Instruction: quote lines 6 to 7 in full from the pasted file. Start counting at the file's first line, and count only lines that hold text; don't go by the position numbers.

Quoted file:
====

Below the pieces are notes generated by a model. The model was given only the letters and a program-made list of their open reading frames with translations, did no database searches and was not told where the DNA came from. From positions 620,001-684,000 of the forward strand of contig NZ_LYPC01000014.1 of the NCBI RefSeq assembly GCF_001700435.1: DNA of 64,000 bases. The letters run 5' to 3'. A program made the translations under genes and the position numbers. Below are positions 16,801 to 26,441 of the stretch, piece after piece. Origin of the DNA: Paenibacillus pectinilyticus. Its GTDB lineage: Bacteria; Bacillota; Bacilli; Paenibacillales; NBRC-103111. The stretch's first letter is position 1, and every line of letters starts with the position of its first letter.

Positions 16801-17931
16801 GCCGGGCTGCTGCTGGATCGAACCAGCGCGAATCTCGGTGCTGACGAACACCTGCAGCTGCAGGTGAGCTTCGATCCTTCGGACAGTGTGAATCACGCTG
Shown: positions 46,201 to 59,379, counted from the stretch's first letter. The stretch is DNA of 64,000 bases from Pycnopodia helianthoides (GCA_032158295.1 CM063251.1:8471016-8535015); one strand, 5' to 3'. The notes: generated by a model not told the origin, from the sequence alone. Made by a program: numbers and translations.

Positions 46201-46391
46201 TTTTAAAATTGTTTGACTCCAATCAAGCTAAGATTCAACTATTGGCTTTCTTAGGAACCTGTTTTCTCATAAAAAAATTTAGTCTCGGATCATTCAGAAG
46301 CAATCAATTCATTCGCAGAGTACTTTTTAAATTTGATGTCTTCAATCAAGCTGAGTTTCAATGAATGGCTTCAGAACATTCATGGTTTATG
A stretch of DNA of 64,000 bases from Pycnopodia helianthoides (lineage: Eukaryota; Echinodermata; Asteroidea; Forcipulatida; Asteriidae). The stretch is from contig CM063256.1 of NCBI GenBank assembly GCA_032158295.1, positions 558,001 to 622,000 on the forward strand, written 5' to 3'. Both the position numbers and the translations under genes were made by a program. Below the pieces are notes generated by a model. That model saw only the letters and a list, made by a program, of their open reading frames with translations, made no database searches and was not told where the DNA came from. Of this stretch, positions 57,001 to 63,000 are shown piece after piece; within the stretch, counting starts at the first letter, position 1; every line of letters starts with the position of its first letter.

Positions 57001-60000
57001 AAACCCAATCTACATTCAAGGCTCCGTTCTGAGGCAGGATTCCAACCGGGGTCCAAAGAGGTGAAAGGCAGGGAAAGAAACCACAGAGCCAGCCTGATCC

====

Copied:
46201 TTTTAAAATTGTTTGACTCCAATCAAGCTAAGATTCAACTATTGGCTTTCTTAGGAACCTGTTTTCTCATAAAAAAATTTAGTCTCGGATCATTCAGAAG
46301 CAATCAATTCATTCGCAGAGTACTTTTTAAATTTGATGTCTTCAATCAAGCTGAGTTTCAATGAATGGCTTCAGAACATTCATGGTTTATG